I actually had a great deal of fun with this "assignment" turning it into a distance estimate. Ballow I'm not familiar with Processing but it looks like your ComplexExp function is performing c=c*c when you want c=c*firstc. But now for my fun "ride".

My new year's resolution was to be more like knighty so I decided to come up with a distance estimate for this fractal.

A distance estimate tells the distance from the point in question (p) to the fractal.

The fractal formula is...

c^0ąc^1ąc^2ąc^3... where c is a complex number

So to find the distance we want to minimize the funtion:

p-c^0ąc^1ąc^2...

The length of the remainder after minimizing is the distance to the fractal.

But how can we minimize without recursively going down each branch?

If we take each term (c^n) and choose the path that brings us closer to 0,0 we will get close but unfortunately

we will get trapped in local minima and lose some of the fractal. I will leave it for the real knighty to find a better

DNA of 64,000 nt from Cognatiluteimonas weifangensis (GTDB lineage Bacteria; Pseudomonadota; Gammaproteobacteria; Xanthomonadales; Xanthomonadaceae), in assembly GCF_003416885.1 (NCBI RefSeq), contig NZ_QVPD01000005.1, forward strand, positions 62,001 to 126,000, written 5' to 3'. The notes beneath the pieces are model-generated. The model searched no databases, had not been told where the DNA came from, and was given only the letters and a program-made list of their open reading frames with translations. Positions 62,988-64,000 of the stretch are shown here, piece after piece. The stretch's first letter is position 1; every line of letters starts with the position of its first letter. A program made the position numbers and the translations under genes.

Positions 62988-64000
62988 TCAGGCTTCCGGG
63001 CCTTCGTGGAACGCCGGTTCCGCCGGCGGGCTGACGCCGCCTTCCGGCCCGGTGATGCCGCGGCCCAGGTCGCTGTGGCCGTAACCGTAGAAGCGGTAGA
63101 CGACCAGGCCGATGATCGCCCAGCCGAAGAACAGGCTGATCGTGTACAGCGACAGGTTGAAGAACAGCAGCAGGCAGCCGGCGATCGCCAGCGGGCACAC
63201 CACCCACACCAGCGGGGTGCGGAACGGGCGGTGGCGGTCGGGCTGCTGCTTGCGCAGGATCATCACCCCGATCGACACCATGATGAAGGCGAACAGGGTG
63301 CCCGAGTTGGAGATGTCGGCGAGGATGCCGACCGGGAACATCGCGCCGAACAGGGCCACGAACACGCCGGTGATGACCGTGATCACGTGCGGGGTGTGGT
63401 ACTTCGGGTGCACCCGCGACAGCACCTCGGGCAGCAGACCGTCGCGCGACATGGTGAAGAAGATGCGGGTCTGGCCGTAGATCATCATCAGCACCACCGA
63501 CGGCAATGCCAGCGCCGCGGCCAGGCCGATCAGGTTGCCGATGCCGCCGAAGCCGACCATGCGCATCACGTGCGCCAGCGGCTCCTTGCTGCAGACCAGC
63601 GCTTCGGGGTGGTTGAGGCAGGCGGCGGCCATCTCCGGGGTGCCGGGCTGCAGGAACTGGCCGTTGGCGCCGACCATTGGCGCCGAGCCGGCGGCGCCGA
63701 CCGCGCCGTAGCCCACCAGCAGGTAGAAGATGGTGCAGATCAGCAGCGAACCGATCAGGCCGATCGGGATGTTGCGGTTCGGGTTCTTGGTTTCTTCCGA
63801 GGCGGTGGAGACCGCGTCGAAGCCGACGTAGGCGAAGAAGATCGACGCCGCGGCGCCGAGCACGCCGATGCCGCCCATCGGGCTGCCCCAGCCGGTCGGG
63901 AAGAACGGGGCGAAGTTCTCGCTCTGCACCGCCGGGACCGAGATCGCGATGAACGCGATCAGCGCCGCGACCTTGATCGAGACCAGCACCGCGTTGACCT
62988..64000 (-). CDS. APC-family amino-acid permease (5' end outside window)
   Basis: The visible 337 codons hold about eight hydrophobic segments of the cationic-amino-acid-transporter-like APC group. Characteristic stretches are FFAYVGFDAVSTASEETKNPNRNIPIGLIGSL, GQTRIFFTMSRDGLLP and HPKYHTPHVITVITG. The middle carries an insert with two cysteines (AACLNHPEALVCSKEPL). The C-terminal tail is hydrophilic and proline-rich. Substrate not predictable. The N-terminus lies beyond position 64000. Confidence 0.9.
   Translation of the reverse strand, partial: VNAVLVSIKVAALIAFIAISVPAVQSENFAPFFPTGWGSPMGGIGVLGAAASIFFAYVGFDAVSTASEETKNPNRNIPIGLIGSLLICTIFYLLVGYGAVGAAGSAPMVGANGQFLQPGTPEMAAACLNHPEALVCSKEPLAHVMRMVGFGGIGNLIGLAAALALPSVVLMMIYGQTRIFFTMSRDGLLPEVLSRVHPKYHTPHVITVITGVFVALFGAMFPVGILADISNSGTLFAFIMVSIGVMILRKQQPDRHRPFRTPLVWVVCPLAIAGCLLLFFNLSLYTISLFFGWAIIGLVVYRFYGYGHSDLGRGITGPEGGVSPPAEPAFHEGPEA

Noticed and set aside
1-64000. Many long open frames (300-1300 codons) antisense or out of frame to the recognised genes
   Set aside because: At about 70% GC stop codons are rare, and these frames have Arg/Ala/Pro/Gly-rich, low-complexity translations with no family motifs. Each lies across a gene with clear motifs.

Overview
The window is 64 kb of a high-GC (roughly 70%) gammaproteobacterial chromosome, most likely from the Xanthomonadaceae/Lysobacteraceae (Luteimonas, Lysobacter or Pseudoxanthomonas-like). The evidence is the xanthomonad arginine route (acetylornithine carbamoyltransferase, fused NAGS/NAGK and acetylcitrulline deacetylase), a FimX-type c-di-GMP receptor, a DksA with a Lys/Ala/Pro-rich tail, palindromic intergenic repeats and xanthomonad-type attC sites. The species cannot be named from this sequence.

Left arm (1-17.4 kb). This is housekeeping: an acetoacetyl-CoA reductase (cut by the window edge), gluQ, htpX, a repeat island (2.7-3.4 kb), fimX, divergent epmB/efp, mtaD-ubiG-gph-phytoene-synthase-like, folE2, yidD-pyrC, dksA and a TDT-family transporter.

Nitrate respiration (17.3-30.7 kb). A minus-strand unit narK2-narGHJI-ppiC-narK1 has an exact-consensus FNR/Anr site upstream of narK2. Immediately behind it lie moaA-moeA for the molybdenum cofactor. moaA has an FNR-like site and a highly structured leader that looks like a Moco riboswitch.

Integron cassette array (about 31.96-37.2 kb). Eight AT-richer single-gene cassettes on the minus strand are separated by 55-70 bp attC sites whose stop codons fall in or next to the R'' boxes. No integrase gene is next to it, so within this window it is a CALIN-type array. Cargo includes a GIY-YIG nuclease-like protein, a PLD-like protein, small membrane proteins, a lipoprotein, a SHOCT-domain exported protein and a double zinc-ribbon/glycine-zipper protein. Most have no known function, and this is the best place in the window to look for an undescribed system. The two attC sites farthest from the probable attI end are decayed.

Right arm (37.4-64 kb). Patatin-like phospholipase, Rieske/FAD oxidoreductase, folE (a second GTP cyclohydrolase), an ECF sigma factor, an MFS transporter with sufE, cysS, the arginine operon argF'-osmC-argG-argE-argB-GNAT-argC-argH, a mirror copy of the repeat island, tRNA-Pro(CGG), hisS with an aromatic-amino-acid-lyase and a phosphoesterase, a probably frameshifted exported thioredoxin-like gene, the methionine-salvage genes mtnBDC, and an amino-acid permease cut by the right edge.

method and use this as a start.

We use the dot product to determine whether to add or subtract c.

if(dot(p,c)>0.0)//c pushes p farther from the origin

p-=c;

else

p+=c;

A script in Fragmentarium looks like this...

#include "2D.frag"

#include "Complex.frag"

#group thingy

uniform int Iterations; slider[1,50,320]

uniform int FirstPower;slider[0,7,10]

uniform float JuliaX; slider[-1,0.78,1]

uniform float JuliaY; slider[-1,-0.36,1]

uniform float Radius; slider[0.0,0.002,0.05]

uniform bool Mirror; checkbox[true]

vec3 color(vec2 p) {

if(Mirror)p.x=abs(p.x);

for(int i=FirstPower;i<Iterations;i++){

vec2 c=cPower(vec2(JuliaX,JuliaY),float(i));//these can be pre-calculated

p+=faceforward(c,p,c);//bad name - make c face OPPOSITE direction of p

}

return vec3(float((length(p)-Radius)>0.0));//only plotting last iter is enough for shape

}

The missing pieces actually make it more appealing IMHO.

But wait I've seen this fractal before!

Here is a hint:

The complex number (c) is used to create a scaled and rotated offset. We can achieve the exact scaling and rotation by

inverting the operations and applying them to p. You then get...

mat2 RMat2(float a){return mat2(cos(a),sin(a),-sin(a),cos(a));}

float scale=1.0/sqrt(JuliaX*JuliaX+JuliaY*JuliaY);

mat2 rmx=RMat2(-atan(JuliaY,JuliaX));

vec3 color(vec2 p) {

float dr=1.0;

for(int i=0;i<Iterations;i++){

p*=rmx*scale;dr*=scale;

if(p.x<0.0)p=-p;

p-=vec2(1.0,0.0);

}

return vec3(float((length(p)-Radius)/dr>0.0));

}

Its kali's dragon kifs in 2d. This may give me some insite into how to correct the DE. Maybe not. But it was a fun exercise to see the many ways we can produce the same fractal.